In connection with the stretching of the film a continuous treatment operation is possible, which consists of winding the film from a supply reel on to a take-up reel, which rotates at a higher speed. Bearing in mind the forces involved it soon becomes clear that this method can only be used for thin films whose thickness does not exceed 50 microns and provided that the said films are heated to temperatures equal to or above the thermoplasticity threshold.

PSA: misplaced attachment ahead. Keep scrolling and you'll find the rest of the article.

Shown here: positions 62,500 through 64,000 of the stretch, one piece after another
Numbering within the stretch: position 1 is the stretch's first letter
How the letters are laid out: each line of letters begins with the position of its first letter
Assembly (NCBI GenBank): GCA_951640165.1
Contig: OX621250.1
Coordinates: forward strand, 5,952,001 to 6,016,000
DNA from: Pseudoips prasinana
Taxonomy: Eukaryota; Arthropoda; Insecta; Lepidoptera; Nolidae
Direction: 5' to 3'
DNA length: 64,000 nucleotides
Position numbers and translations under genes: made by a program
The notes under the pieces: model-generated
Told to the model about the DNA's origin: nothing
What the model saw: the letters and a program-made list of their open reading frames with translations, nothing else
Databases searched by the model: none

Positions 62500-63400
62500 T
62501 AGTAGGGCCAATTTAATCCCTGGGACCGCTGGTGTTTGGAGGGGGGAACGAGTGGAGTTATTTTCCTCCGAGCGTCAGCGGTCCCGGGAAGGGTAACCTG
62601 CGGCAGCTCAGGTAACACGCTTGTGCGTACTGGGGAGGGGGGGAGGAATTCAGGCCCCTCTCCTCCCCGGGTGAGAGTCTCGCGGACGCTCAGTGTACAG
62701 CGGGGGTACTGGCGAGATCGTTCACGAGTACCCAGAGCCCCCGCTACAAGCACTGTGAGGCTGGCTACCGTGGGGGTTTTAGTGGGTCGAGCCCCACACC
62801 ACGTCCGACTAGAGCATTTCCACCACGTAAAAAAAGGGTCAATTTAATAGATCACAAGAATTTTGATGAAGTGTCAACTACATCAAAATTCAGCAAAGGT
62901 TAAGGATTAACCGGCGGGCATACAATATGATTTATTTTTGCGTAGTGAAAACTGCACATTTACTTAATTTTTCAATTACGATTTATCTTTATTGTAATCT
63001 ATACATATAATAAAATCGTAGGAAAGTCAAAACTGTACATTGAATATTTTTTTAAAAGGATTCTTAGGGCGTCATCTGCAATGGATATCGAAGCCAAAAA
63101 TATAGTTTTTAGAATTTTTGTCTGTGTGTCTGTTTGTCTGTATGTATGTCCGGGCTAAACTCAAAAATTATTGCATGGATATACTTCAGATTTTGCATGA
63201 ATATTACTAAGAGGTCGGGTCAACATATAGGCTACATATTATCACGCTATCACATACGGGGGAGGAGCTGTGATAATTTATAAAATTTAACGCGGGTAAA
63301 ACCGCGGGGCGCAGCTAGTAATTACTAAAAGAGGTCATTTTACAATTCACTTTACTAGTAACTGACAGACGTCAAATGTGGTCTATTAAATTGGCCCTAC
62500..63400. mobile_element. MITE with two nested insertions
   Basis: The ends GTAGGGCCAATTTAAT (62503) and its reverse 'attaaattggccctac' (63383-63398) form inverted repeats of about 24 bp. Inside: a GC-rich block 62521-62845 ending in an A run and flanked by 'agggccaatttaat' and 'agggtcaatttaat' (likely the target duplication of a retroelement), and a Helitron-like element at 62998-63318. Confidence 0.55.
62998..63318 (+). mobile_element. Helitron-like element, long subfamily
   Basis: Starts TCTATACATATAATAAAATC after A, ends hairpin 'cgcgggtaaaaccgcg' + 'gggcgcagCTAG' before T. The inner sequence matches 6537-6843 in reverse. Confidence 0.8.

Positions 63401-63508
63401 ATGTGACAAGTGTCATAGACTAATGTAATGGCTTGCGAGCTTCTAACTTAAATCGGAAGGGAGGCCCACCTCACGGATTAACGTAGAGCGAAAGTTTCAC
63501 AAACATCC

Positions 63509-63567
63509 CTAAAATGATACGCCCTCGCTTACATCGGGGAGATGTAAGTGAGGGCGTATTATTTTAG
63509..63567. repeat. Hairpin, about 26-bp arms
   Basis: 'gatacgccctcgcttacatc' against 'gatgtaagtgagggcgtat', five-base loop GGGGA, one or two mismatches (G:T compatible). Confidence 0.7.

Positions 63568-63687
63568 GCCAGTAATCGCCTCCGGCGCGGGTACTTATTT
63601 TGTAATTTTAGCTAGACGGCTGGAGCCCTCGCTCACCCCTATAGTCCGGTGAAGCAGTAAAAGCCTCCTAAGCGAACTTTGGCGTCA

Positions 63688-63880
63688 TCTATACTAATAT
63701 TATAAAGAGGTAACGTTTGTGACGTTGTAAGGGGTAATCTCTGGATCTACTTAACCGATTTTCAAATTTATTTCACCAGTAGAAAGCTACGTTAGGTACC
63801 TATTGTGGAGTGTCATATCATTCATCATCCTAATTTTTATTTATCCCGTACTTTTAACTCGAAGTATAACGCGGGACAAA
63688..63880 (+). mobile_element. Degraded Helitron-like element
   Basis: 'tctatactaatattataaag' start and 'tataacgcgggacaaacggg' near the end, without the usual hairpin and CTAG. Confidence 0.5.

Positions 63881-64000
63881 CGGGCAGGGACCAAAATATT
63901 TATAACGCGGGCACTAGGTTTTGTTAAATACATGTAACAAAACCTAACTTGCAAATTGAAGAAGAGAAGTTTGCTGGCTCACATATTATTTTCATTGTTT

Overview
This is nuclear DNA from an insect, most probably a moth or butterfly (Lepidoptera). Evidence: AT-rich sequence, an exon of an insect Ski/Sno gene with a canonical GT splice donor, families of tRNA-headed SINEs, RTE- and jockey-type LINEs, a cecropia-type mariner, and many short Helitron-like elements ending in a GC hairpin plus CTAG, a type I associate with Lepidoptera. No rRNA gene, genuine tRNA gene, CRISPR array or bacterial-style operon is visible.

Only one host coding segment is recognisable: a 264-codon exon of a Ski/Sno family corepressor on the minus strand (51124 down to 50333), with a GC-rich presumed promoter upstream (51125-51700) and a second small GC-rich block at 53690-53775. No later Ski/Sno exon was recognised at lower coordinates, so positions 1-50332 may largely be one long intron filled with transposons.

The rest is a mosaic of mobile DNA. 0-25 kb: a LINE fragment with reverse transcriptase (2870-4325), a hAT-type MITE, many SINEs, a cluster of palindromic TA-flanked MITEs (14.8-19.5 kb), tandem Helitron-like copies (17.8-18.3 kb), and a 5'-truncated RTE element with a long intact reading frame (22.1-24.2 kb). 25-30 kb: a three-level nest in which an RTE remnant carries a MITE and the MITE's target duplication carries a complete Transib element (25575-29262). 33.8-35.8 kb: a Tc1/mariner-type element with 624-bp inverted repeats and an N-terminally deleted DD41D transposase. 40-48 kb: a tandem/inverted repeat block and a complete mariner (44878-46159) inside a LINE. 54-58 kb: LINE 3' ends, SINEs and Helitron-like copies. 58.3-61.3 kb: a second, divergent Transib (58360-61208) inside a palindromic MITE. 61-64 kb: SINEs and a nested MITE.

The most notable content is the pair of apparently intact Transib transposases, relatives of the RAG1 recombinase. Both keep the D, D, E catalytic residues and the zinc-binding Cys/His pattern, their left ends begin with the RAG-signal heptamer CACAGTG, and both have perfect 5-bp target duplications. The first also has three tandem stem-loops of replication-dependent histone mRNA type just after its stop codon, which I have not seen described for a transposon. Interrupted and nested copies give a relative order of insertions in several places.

With regards to the continuous polarization it is possible to pass the previously stretched film between a supply reel and a take-up reel revolving at the same speed. The application of a corona discharge to the unwound film makes it unnecessary to apply a metal coating to at least one of the faces of the film. Metallization of the stretched film can also be obviated by passing it between two fixed electrodes or two conductive rollers. However, none of these polarization processes is completely satisfactory, because the electric field necessary for obtaining satisfactory piezoelectric coefficients are too close to the breakdown fields. It is necessary to select an adequate polarization temperature to enable the bipolar orientation mobility to take place, which leads to a temperature of at least 80 C., in the case of polyvinylidene fluoride. At this temperature the ionic conductivity lowers the dielectric breakdown threshold in such a way that the electric field which can be applied in practice is the result of a compromise. Unless a complete dipolar orientation takes place the piezoelectric coefficients obtained in a reproducible manner are for d33 below 18 pc N-1 and by increasing the field with a breakdown risk below 22 pc N-1. On the basis of what has been stated hereinbefore it is apparent that there is a considerable need for a continuous production process having a reproducibility level close to unity making it possible to treat films which are as thick as 1 mm and which produces oriented films, whose piezoelectric coefficients exceed the hitherto obtained values.